I know I have said this before, but I will say it again – I love running around in the snow in the Rocky Mountains. It is just so much fun to jump up and down and land in the soft, fluffy white stuff.
Other than all of the snow blanketing the ground, the snow also blankets the bare branches on trees and drapes over the needles on evergreen trees after a new snow. The last time I went for a walk in the Rocky Mountains I began to wonder why all the trees higher up on the mountain were the conifer trees and not the broadleaf trees that lose their leaves in winter.
Well, I put my nose to work and did some research to find out the answer to that question.
Once again, as seems to be the answer to most questions about why the natural world is the way it is, the answer is survival. Conifer trees, such as pine trees and other common trees of the Rockies, are adapted to survive higher up on mountains where broadleaf or deciduous trees can’t live. You can learn all about the common trees of the Rockies and more with Jake’s Nature Guide: Rocky Mountains.
What are the challenges to surviving at higher elevations?
The higher up in elevation you go on a mountain the harsher the conditions are for survival. The areas higher up on mountains are windier, colder, and receive more snow than places lower on the mountains or in valleys. The weather also stays colder longer higher up in the mountains, which means there is a shorter growing season – the time when plants and trees can grow.
Conifer trees have the following advantages that help them survive in higher elevations on mountains:
NEEDLES NOT LEAVES
Conifer trees do not have leaves, but instead have needles. Similar to how you can tell what kind of tree it is by looking at the leaves, you can help identify an evergreen tree by the needles. Different kinds of trees have different lengths and even shapes of needles.
One reason needles help trees survive at higher elevations is because they keep the tree from losing too much water through its leaves (Needles and leaves lose water from their leaves through tiny openings that open for photosynthesis to occur). Needles are smaller than broad leaves so there is less surface area from which to lose water. Needles also have a waxy covering that keeps in water.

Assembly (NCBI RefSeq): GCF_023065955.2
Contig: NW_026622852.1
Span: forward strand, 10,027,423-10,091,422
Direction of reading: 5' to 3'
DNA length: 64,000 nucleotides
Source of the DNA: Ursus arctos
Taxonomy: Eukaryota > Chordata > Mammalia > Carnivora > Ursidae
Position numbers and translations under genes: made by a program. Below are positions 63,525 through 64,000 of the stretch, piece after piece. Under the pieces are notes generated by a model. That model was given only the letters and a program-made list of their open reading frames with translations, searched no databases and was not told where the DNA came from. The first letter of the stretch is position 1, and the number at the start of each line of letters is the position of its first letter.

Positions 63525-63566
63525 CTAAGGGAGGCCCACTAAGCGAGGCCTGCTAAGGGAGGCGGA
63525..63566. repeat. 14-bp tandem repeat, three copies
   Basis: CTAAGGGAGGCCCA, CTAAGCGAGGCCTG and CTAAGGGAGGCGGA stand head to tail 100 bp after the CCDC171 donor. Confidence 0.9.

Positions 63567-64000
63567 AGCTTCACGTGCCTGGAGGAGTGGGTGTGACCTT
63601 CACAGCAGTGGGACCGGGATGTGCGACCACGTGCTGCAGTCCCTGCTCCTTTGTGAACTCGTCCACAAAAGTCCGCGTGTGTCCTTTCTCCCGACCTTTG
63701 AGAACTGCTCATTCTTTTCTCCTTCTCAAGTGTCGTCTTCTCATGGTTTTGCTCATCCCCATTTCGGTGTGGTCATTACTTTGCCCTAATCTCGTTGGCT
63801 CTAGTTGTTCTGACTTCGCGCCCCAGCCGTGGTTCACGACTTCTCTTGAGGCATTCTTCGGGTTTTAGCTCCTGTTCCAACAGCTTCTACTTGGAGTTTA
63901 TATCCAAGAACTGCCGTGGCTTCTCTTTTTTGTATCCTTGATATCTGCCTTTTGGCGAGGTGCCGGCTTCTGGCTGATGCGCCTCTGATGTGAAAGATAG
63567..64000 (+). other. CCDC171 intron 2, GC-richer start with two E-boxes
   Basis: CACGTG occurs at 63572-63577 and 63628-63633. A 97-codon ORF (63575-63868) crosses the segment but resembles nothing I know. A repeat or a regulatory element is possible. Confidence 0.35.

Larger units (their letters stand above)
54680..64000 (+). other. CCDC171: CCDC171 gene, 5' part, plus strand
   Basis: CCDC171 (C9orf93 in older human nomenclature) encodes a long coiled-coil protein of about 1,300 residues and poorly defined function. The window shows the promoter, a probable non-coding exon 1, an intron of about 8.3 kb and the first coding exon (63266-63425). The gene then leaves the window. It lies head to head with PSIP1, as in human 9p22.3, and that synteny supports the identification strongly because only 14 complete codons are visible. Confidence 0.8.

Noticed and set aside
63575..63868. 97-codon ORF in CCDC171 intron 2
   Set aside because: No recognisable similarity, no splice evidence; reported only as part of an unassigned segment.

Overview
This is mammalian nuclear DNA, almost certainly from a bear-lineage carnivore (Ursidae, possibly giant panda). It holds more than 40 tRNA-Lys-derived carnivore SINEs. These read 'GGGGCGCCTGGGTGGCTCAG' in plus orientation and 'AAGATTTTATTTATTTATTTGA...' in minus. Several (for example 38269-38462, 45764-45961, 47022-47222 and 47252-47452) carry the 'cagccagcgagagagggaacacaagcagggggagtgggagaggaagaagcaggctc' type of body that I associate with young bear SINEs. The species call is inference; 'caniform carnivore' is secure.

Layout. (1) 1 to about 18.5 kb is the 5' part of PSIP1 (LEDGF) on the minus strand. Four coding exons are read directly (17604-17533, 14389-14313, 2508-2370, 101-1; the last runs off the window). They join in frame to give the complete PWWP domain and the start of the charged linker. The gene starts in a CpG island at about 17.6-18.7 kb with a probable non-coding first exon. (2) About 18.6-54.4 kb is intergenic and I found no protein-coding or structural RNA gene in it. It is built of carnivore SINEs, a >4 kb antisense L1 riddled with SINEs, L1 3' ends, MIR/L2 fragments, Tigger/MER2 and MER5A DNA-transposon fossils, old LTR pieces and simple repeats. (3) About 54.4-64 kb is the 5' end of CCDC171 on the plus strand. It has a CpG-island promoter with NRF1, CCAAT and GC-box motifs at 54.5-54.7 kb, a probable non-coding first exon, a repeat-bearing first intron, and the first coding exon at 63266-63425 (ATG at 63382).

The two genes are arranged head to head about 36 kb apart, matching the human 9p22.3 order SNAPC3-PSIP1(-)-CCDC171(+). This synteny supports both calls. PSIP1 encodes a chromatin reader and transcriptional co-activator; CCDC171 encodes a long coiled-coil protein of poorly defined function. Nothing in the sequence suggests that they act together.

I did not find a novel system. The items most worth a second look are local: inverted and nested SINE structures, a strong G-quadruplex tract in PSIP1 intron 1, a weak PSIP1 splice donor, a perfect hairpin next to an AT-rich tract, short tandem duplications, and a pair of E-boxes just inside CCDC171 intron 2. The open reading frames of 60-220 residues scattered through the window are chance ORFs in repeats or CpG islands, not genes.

In the wintertime there may be a lot of snow around, but there is actually not a lot of water around in a liquid form, which is what trees need to survive. So, if a tree loses too much water it would die.
A second advantage of having needles at higher elevation is that trees do not have to grow new leaves in spring. Growing new leaves every year takes a lot of energy for a tree. In the mountains there is a much shorter growing season and all plants and trees need to take complete advantage of that small amount of time in order to survive.
One final advantage of needles is that they allow the tree to photosynthesize all year long. This means that even in the middle of winter on a sunny day, and if there is enough water, they are able to create their own energy. This gives them an extra advantage that helps them survive in the harsh mountain environment.
Have you ever noticed that Christmas Trees and all conifer trees have a nice conical shape? That shape is important because it keeps them from falling over in the winter from too much snow collecting on them.
Snow accumulates on branches and leaves or needles when it is snowing a lot. The conical shape of conifers prevents as much accumulation as there would be on a wider shaped tree. The conical shape of the tree also helps to get the snow to fall off the tree quickly.
Winter can damage trees with too much snow accumulation on a tree causing it to break off and fall down. In addition to the conical shape of conifers, some tree species, such as firs and spruces have another important feature that helps them survive – they are quite flexible. This allows them to bend as lots of snow accumulates and piles up on them. This flexibility keeps them from breaking under heavy loads of snow and then their conical shape helps them shed the snow and they then return to their normal upright position.
You can learn more about the different kinds of conifer trees in the Rocky Mountains in Jake’s Nature Guide: Rocky Mountains.